Bahrain to use Huawei in 5G rollout despite US warnings

Bahrain expects to be one of the first countries to make 5G available nationwide using Huawei equipment. (AFP)
Updated 26 March 2019
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Bahrain to use Huawei in 5G rollout despite US warnings

  • Washington has warned countries against using Chinese technology
  • ‘We have no concern at this stage as long as this technology is meeting our standards’

DUBAI: Bahrain plans to roll out a commercial 5G mobile network by June, partly using Huawei technology despite the United States’ concerns the Chinese telecom giant’s equipment could be used for spying.
Washington has warned countries against using Chinese technology, saying Huawei could be used by Beijing to spy on the West. China and Huawei have strongly rejected the allegations.
VIVA Bahrain, a subsidiary of Saudi Arabian state-controlled telecoms firm STC, last month signed an agreement to use Huawei products in its 5G network, one of several Gulf telecoms companies working with the Chinese company.
“We have no concern at this stage as long as this technology is meeting our standards,” Bahrain’s Telecommunications Minister Kamal bin Ahmed Mohammed told Reuters on Tuesday when asked about US concerns over Huawei technology.
A senior State Department official said the US routinely urges allies and partners to consider the risks posed by vendors subject to extrajudicial or unchecked compulsion by foreign states.
The US Fifth Fleet uses its base in Bahrain, a Western-allied island state off the Saudi coast, to patrol several important shipping lanes, including near Iran.
Bahrain expects to be one of the first countries to make 5G available nationwide, Mohammed said, although he cautioned it would depend on handset and equipment availability.
Early movers like the United States, China, Japan and South Korea are just starting to roll out their 5G networks, but other regions, such as Europe, are still years away and the first 5G phones are only likely to be released in the second half of this year.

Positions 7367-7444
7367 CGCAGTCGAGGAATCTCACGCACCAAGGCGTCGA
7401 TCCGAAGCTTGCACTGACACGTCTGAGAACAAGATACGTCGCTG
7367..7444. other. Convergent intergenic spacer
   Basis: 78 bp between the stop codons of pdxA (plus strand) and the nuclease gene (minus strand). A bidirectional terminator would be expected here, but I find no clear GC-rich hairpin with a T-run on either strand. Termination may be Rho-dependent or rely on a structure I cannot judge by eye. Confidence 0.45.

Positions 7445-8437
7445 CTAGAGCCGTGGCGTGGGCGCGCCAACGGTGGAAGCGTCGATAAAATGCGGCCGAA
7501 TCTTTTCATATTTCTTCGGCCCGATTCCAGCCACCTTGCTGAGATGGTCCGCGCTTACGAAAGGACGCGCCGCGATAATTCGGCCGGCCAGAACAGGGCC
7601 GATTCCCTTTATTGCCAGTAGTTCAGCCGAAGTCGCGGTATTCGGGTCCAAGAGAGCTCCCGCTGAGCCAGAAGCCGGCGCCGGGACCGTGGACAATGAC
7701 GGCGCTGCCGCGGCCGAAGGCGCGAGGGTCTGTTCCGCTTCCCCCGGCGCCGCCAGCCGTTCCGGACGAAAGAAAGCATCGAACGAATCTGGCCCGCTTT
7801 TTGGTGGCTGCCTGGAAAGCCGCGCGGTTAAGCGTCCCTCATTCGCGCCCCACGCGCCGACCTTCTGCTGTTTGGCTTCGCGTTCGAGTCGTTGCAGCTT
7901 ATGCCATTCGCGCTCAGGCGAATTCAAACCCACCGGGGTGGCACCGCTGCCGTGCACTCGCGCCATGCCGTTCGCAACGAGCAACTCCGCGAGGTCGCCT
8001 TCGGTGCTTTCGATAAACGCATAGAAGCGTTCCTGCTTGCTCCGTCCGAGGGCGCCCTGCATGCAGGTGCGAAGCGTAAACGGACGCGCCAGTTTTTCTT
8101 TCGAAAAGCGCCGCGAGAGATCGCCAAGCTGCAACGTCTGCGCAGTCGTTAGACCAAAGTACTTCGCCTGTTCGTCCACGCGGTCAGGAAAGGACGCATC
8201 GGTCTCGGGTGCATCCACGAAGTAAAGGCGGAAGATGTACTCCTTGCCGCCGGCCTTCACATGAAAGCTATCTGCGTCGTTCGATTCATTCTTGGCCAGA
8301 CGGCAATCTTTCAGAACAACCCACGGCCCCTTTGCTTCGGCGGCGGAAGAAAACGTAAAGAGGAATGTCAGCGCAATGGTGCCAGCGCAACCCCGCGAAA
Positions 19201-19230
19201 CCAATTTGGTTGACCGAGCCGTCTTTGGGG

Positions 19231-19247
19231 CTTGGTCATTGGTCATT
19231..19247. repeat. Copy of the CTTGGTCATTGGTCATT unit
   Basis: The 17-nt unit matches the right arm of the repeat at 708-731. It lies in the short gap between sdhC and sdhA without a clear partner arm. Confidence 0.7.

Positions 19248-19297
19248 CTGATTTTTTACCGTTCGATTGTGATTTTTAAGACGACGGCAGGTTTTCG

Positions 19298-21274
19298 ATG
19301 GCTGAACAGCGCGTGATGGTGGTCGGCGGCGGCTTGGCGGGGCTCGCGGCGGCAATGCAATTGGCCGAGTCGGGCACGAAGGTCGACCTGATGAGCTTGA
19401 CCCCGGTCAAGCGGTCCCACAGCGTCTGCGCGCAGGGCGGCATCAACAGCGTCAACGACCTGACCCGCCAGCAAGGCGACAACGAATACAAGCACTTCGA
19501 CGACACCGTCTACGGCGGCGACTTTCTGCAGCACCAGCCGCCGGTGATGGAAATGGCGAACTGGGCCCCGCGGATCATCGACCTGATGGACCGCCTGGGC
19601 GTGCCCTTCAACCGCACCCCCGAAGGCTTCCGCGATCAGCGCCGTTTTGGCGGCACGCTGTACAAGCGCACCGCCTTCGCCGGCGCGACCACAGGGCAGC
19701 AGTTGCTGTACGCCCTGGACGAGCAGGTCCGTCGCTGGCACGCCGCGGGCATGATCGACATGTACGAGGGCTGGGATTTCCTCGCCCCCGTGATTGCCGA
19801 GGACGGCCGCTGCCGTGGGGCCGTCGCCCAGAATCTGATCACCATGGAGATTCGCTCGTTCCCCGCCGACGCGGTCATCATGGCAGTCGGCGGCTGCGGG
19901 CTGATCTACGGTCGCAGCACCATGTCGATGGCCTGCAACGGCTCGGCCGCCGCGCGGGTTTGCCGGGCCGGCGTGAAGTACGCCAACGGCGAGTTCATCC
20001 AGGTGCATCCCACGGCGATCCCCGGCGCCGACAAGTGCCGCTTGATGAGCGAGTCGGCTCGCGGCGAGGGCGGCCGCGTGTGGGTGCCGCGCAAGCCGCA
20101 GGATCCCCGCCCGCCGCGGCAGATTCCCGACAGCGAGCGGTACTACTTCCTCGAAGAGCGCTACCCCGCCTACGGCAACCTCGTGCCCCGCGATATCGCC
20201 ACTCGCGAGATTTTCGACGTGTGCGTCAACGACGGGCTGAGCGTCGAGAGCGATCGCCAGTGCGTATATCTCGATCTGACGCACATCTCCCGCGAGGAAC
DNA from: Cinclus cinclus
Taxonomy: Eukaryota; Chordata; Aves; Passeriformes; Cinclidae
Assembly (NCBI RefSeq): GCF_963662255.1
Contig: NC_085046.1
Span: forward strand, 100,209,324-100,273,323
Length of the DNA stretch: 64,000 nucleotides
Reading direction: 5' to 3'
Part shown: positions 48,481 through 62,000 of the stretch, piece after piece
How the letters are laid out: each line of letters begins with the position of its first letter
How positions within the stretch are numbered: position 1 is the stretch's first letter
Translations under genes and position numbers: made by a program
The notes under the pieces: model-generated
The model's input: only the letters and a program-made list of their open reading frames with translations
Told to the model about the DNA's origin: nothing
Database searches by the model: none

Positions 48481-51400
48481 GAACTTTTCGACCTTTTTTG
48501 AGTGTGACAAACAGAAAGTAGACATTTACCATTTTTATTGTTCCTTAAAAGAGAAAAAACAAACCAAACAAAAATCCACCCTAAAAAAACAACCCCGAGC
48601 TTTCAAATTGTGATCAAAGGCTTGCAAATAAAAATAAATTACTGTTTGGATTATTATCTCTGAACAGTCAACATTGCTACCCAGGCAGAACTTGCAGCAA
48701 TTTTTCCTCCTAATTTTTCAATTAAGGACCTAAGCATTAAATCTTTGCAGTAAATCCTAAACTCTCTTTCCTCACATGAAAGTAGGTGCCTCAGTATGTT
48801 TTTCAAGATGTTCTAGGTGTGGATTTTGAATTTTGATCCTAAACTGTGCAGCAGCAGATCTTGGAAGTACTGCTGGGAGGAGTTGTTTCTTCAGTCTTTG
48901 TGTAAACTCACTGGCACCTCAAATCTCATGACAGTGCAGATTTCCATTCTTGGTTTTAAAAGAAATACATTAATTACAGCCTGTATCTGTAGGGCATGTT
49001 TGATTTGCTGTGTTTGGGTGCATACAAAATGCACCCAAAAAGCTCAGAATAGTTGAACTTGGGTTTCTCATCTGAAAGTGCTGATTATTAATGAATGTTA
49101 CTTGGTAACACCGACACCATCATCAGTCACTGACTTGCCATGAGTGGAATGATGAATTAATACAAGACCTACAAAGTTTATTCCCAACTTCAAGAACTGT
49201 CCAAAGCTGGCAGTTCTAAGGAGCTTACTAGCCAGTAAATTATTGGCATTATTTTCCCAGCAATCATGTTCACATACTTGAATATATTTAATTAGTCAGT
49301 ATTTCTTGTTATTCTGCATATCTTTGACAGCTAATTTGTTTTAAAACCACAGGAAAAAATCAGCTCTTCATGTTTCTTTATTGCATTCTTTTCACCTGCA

Bahrain’s state-controlled operator Batelco is working with Sweden’s Ericsson on its 5G network, while the country’s third telecoms group Zain Bahrain is yet to announce a technology provider.
No foreign company is restricted by the government from providing equipment for Bahrain’s 5G network, Mohammed said, adding mobile operators choose who they work with.
Australia and New Zealand have stopped operators using Huawei equipment in their networks but the European Union is expected to ignore US calls to ban the Chinese company, instead urging countries to share more data to tackle cybersecurity risks related to 5G networks.
Mohammed said the rollout of the 5G network was an “important milestone” for Bahrain, which is hoping investments in technology will help spur its economy, which was hit hard by a recent drop in oil prices.
“It is something we are proud to have,” he said.


Moody’s upgrades Egypt’s rating to B2, expects more economic growth

Updated 18 April 2019
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Moody’s upgrades Egypt’s rating to B2, expects more economic growth

  • Moody’s believes Egypt’s large domestic funding base would support its resilience to refinancing shocks
  • The ratings agency expects energy price hikes as part of Egypt’s fuel subsidy reform

CAIRO: Rating agency Moody’s has upgraded Egypt’s sovereign rating, saying ongoing economic reforms will help improve its fiscal position and boost economic growth.
Moody’s upgraded the long-term foreign and local currency issuer ratings of Egypt to B2 from B3. The outlook was changed to stable from positive.
The decision was based on “Moody’s expectation that ongoing fiscal and economic reforms will support a gradual but steady improvement in Egypt’s fiscal metrics and raise real GDP growth,” the agency said in a statement late on Wednesday.
Moody’s also said it believed Egypt’s large domestic funding base would support its resilience to refinancing shocks despite the government’s very high borrowing needs and interest costs.
Moody’s said it expected a steady improvement of Egypt’s fiscal position, “albeit from very weak levels.”
Maintained primary budget surpluses combined with strong nominal GDP growth would help reduce the general government debt/GDP ratio to below 80 percent by the 2021 fiscal year from 92.6 percent in the 2018 fiscal year, it said.
Egypt’s fiscal year runs from July to June.
Moody’s also said it expected energy price hikes as part of Egypt’s fuel subsidy reform, which it believed would be completed in the 2019 fiscal year. This, along with the fiscal reforms implemented in the last few years, would allow the government to maintain the primary budget balance in surplus in the next few years, Moody’s said.
The upgraded rating was expected, but still good news for Egypt, said Allen Sandeep, head of research at Naeem Brokerage.
“It should help its case for new international bond issuances as we move forward,” he said.
Egypt is pushing ahead with tough economic reforms as part of a three-year $12 billion IMF loan deal signed in 2016.
The reforms, aimed at attracting investors who fled during the 2011 uprising, have included new taxes, deep cuts to energy subsidies and a currency devaluation. The reforms have helped the economy recover, but have also put the budgets of tens of millions of Egyptians under strain.